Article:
Armenia’s referendum on December 6 will determine whether or not the country switches its form of government from a semi-presidential system to a parliamentary one. But in a particularly turbulent year for Armenian politics, most people view it as being about much more than just that.
Changes to the constitution were first sent to the parliament by members of the ruling Republican Party in August. Proponents of the proposed system say it will promote stability. Yet its critics argue it will weaken democratic institutions  and erode constitutional protections of social and economic rights , while empowering the political elite surrounding incumbent President Serzh Sargsyan, whose second and final term expires in 2018.
Specifically, the changes would mean a weakened president elected by the parliament every seven years rather than one elected by the people every five. The Prime Minister, meanwhile, would grow more powerful.
With fewer elections, the system advocated by the ‘Yes’ campaign seems designed to limit democratic participation in the South Caucasus country. Paradoxically, however, it has provided impetus for a growing grassroots civic opposition that has mobilized around the ‘No’ campaign.
The ‘No’ movement has emerged from a conglomerate of civic activists in loose collaboration with opposition political parties such as the Armenian National Congress, a faction in the Armenian parliament.
Powered mostly by social media, the counter campaign is emblematic of rising public frustration with a regime overwhelmingly perceived by the public as corrupt, self-serving, and out-of-touch.
In this sense the counter-campaign has picked up where the Electric Yerevan  protests in June of this year left off. The protests — spurred by a looming hike in the price of electricity tariffs — created debate around social, economic, and political problems in Armenia in a way that formal politics and traditional Diasporan organizations have generally failed to do.
They were met with police violence widely condemned  by rights monitors. Nevertheless, they forced the government into a corner in unprecedented fashion, with the hike demanded by the Russian energy company that controls Armenia's electricity grid now government-subsidized rather than borne directly by citizens.
Like Electric Yerevan, the ‘No’ initiative has become a vehicle for the misgivings and anxieties of the Armenian public vis-a-vis the ruling elite. But for the moment — bar a peaceful pre-referendum rally  in the capital's freedom square on December 1 — it is largely playing itself out on television and online, and in particular, on Facebook.
One of the initiative's Facebook pages  features campaign information and promotional materials encouraging a ‘No’ vote.
Among the materials are a series of positive and cheerful videos that represent a shift  towards more sophisticated political campaign tactics, reminiscent of those captured in the movie ‘No ‘ about the 1988 referendum in Chile.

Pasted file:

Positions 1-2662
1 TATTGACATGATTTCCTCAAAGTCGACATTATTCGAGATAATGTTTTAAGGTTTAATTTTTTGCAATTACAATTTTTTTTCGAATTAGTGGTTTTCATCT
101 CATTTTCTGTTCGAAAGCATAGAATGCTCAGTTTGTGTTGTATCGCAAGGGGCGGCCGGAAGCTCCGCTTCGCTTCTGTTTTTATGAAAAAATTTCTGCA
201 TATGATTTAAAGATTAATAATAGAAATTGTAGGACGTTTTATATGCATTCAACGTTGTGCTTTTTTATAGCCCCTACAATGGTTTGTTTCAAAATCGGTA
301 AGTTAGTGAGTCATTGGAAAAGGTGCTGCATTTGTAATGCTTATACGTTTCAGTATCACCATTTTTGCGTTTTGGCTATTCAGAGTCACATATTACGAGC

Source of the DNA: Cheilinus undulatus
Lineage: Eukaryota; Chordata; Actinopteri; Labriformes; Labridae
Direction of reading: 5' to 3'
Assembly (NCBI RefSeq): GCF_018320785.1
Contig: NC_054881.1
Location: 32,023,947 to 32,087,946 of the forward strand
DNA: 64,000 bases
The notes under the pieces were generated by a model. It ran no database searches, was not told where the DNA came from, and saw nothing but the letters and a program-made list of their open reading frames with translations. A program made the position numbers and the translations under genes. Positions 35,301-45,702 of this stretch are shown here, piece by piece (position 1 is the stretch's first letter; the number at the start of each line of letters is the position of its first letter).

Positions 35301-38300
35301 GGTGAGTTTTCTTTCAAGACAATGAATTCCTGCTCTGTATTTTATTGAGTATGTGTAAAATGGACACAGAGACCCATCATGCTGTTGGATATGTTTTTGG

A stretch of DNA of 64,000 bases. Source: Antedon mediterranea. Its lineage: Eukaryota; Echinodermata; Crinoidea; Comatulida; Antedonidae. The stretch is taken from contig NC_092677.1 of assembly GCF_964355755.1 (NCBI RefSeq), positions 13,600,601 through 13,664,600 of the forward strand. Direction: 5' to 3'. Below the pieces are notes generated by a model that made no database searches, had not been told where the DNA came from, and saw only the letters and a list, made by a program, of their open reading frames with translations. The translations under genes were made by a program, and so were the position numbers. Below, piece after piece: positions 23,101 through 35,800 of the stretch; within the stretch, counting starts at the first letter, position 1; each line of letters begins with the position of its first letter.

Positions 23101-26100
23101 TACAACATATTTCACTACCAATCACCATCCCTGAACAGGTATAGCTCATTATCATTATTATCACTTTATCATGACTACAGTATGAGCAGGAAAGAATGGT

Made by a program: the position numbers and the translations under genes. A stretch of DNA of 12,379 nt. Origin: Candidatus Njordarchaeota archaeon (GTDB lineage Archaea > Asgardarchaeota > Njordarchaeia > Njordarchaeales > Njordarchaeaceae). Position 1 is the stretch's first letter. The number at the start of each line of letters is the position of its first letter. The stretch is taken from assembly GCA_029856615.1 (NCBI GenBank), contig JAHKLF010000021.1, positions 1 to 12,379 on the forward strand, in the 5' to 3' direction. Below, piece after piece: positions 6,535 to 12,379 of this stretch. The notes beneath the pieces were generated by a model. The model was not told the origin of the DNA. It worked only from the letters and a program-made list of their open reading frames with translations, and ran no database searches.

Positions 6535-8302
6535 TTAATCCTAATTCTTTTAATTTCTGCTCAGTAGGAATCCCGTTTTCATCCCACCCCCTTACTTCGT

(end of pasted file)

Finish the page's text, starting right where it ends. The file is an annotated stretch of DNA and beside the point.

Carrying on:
Another group page  features photos of individual supporters holding small signs that say ‘No’, while supporters are currently changing their profile and cover photos on Facebook to show themselves doing the same .
The ‘No’ campaign has also seized on public fears that the vote will be subject to violations.
A cartoon  created by Armenian media outlet MediaLab that shows a dead person in a coffin casting a ‘yes’ ballot with the text saying, “We are carrying out the last wishes of the deceased”, has been widely shared by Facebook users in the run-up to the vote.
The cartoon gathered even more traction following the later discovery of a man on a voter list in a Yerevan neighborhood who was born in 1895, and would have been 120 years old at the time of the referendum.
A recently published survey  that found inaccuracies in voter lists ahead of the referendum, seems to confirm initial misgivings about the likelihood of voter fraud.
Mocking government messaging
In addition to these tactics, ‘No’ campaigners have subverted mundane regime-sanctioned messaging in a humorous display of dissent. Most commonly this has involved digitally altering images of the government’s Asa Ayo (‘Say Yes’) slogan, playing on the word ayo (yes).
Anger and frustration have also reconfigured social space offline. Armenian political graffiti has been a feature of public dissent since at least 2010 , so it is no surprise that new examples of street art focussed on the referendum topic have been popping up around the city.
In a convergence of two protest mediums, many of these have been photographed and shared by Armenian social media users.
Facebook pages against the machine
Despite signs of growing civic empowerment in Armenia, referendum nay sayers still face a highly unequal struggle.
The government’s apparent shutdown  of a ‘No’ campaign meeting at the Yerevan Double Tree Hotel on November 27, for example, is an example not only of the coercive power wielded by Sargsyan’s regime, but also its deeply rooted fear of a potentially stronger mobilization.
Armenia's political elite and its citizenry, already long ago disconnected from one another's realities, stand to grow even further apart if the reforms pass.
The smaller number of elections proposed by the ‘Yes’ camp will mean fewer opportunities for the public to voice their will through formal political processes, shifting the emphasis towards civic disobedience as a means of expressing discontent.
Given the social explosion unleashed during Electric Yerevan, it seems likely that a ‘Yes’ vote on December 6 could set the stage for more protests.